After finishing high school at the Far Eastern University in 1948, he studied Liberal Arts at the University of the Philippines and Manuel L. Quezon University. He graduated with a Liberal Arts degree from the Educational Center of Asia (formerly Quezon College) in Manila. Looking for the so-called greener pasture, the hardworking Bulakenyo applied for a job at the Manila Times – Daily Mirror publications, where he was hired on the spot as desk editor.

As a journalist, Ople was considered one of the youngest columnists in that golden era of journalism. He wrote the light and breezy column “Jeepney Tales” for the Daily Mirror, a sister publication of the old Manila Times. Aside from the flourishing journalistic career, he also headed the Blas F. Ople Associates, a public relations consulting firm.

He was the co-founder and executive vice-chairman of the National Progress Movement or Kilusang Makabansa, which raised issues on nationalism and social justice in the late 1950s. He wrote political and social commentaries for print media.

In 1963, he headed the Executive Planning Group of Magsaysay-for-President Movement. He later served as a technical assistant on labor and agrarian affairs to President Ramon Magsaysay and concurrently as a special assistant to the late Labor Secretary Terry Adevoso.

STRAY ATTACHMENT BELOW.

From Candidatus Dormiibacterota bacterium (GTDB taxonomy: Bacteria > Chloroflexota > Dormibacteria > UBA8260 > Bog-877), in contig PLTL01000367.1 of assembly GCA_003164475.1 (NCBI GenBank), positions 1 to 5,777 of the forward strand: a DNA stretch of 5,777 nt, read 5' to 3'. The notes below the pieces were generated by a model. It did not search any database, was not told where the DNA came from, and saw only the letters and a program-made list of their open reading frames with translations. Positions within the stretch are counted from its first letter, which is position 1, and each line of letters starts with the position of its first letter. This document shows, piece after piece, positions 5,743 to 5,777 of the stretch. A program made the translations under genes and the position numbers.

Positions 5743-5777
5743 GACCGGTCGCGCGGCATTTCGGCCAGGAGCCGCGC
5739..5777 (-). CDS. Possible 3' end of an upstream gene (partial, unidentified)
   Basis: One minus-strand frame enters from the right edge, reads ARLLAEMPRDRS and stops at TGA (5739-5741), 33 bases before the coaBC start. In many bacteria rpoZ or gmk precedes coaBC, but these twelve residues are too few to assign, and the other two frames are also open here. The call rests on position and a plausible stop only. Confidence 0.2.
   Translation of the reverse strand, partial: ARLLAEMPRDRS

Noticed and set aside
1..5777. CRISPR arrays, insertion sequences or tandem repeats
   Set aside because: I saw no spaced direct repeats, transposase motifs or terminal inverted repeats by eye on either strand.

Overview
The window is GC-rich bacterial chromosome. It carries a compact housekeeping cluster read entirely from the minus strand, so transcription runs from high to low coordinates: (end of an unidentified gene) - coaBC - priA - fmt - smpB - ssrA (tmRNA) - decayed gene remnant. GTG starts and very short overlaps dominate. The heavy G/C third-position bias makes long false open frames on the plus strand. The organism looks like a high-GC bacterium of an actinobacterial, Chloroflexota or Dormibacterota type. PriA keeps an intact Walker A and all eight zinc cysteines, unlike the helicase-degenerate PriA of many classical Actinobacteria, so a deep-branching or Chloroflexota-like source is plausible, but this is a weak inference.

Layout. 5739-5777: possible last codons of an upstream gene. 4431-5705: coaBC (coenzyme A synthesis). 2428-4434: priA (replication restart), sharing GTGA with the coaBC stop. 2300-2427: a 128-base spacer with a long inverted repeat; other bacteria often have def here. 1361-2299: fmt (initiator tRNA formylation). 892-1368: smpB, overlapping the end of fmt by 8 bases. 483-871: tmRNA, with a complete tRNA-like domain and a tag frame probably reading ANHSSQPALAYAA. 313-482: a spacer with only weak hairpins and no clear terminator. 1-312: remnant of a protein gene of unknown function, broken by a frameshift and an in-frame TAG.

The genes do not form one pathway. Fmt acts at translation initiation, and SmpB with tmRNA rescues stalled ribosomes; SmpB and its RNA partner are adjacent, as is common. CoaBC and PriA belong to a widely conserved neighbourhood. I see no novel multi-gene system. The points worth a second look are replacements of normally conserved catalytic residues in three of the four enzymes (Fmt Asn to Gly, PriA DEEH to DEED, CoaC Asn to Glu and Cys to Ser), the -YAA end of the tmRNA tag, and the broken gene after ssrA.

Ople taught as a professor lecturer at UP on Philippine Institution (Rizal studies) and at the Philippine College of Commerce, now Polytechnic University of the Philippines (PUP).

In 1967, he became assistant to the President of the Philippines Ferdinand Marcos as labor secretary.

He was considered as the “Father of the Labor Code,” which was signed into law by President Marcos in 1974. The book codified all labor and social regulations in the country. He also fathered the National Manpower and Youth Council (now TESDA) to carry out skilled workers’ training program.

He created the Philippine Overseas Employment Administration, the Overseas Workers Welfare Administration, and the Philippine Labor attache corps to carry out the overseas employment program. 

In May 1985, he was appointed by President Corazon Aquino as a member of the opposition to serve in the Constitutional Commission of 1986. His performance as one of the framers of the 1987 Philippine constitution was considered outstanding. He served as chairman of the institution for Public Policy, a policy research institute.

He served as a senator from 1992 up to 2002. In July 2002, President Gloria Macapagal-Arroyo appointed Ople as Secretary of Foreign Affairs in her cabinet. Sadly, he died the following year on October 13, 2003.

Ople was buried at the Libingan ng Mga Bayani.

3. Senator Soc Rodrigo, Bulakan (1955-1969)

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Senator Soc Rodrigo (Photo from flic.kr\Angkang Pilipino)

Soc Rodrigo was born on January 29, 1914 in Bulacan, Bulacan, to Marcela Aldana and Melecio Rodrigo. He was a blood kin of two great heroes of his native province, Marcelo del Pilar and Gregorio del Pilar.

He studied at Bulacan Elementary School and the University of the Philippines for high school. Rodrigo finished his A.B. and Bachelor of Science in Education degrees from Ateneo de Manila and the University of Santo Tomas. He completed his degree in Bachelor of Laws at the University of the Philippines in 1938.